Then were the men exceedingly afraid, and said unto him, Why have thou done this? For the men knew that he fled from the presence of Yahweh, because he had told them. (Jonah 1:8-10)
Note when Jonah was from no-where in particular fleeing his God, they had no concern, but they become “exceedingly afraid” when they learn Jonah is a Hebrew!
The men in the ship are not Jews. They didn't recognise Jonah's nationality. They are going to Tarshish, which even Jonah hopes is a long way away from the God of Israel. They had set out from Joppa which in that era most likely was in Philistine territory. But they feared "exceedingly” the Hebrew God. This fear is totally inexplicable. It was not how rough it was that made these tough sailors afraid, it was that Jonah said he was fleeing the Hebrew God.
This makes sense if in very recent history the Hebrew God has been shown to be very powerful over the Philistines, over the Ammonites, Arabia and all the way to Egypt. In the first years of Uzziah's reign, in Joppa, which was so close to events, even a foreign sailor would have heard how the Hebrew God had helped Uzziah by destroying Philistine cities. But the book of Jonah is just reporting events, the writer sees no need to explain why the foreign sailors feared the Hebrew God. It is an un-designed co-incidence a that they do fear.
But there is more. Jonah then is told to go to the Great City of Nineveh. He is a Hebrew from Gathhepher, which is no-where in particular.
And Jonah began to enter into the city a day's journey, and he cried, and said, Yet forty days, and Nineveh shall be overthrown. So the people of Nineveh believed God, and proclaimed a fast, and put on sackcloth, from the greatest of them even to the least of them. (Jonah 3:4-5)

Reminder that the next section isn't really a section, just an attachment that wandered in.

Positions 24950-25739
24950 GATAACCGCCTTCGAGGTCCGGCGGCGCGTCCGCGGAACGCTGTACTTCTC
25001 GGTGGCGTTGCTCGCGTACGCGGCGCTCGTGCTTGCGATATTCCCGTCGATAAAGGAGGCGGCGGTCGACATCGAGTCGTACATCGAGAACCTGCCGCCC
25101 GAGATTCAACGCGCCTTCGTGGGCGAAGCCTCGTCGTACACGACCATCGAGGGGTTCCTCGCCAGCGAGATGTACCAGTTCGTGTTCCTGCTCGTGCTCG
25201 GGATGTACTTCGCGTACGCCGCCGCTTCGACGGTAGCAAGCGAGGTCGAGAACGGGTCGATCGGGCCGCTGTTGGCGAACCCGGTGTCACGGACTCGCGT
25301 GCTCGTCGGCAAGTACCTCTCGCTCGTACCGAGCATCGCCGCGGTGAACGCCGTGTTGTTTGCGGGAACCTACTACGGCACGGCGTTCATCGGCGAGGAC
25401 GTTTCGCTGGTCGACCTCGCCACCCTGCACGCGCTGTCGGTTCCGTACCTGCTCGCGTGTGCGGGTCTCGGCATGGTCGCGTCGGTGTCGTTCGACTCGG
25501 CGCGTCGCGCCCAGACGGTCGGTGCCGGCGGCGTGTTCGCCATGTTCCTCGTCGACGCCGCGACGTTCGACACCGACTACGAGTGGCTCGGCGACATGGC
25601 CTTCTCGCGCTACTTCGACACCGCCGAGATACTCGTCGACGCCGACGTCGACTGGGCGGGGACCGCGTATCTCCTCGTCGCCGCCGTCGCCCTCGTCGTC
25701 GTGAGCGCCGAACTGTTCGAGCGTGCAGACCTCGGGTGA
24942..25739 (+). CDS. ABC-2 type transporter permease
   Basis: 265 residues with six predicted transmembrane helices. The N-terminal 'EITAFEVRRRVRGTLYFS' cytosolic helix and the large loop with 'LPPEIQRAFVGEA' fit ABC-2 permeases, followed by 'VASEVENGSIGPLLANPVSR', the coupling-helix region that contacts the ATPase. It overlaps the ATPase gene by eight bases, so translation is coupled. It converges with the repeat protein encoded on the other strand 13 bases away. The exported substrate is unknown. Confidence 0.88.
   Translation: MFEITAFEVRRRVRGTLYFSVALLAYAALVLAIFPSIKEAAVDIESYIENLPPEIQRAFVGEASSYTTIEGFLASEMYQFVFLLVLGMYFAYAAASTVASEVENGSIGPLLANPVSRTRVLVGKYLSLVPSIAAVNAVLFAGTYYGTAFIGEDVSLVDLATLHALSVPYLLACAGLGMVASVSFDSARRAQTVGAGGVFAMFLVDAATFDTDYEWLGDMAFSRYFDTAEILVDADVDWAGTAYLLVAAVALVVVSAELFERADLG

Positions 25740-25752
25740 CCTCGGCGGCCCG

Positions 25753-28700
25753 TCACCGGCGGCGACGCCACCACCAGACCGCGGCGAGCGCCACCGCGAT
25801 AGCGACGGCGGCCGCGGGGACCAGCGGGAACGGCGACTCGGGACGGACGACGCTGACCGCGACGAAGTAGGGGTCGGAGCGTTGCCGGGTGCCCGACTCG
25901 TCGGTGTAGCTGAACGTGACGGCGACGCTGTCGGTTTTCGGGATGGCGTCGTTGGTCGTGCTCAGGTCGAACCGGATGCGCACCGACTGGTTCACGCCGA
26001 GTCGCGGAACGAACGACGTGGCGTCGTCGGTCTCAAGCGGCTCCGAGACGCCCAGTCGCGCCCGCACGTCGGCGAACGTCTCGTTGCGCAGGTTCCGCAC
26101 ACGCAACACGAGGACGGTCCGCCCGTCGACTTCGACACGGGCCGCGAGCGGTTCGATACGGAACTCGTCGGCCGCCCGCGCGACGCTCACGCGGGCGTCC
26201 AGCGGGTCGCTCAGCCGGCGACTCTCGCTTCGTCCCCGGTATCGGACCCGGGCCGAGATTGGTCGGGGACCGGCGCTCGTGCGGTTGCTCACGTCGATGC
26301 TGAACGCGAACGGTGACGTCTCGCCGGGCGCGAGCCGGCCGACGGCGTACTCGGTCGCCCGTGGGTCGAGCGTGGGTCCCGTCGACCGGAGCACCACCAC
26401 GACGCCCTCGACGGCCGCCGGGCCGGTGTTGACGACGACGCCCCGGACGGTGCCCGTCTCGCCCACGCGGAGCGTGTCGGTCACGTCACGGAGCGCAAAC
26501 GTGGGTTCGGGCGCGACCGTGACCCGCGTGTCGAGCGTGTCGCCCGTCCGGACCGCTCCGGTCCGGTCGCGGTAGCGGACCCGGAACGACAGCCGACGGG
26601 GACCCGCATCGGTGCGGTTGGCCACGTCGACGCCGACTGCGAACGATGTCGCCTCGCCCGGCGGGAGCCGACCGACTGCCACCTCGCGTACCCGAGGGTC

Why did the people of this great and mighty city believe Jonah? At this time Nineveh was a centre of Assyria which was rising to be a great power. Since Shalmaeser III 858-824BC, Assyria had been increasing in power with Northern Israel and may others forced to pay tribute. In 796BC Assyria won a victory over Damascus. In 791BC the king of Assyria ruling Ninveh would have been Adad-nirari III 811–783 BC. Assuredly the death of Jeroboam and a sudden miraculous success of Uzziah would not only have dried up a revenue stream, but been of concern, especially, if another regional power such as the Ammonites were now giving gifts to Uzziah. This concern fits well with the otherwise unaccountable respect the Ninevites from 'the greatest to the least' had for this lone Hebrew's message. Something made them greatly fear and respect the God of the Hebrews.
The great earthquake implied in the Chronicles record is a good reason for the Ninevites' fear. The trade route from Egypt to Babylon went past Nineveh. If the Egyptians spread the news of Uzziah's name it would travel to Nineveh, as many people including the Arabians traded between the two. The mighty King of Nineveh clearly feared the God of the Hebrews,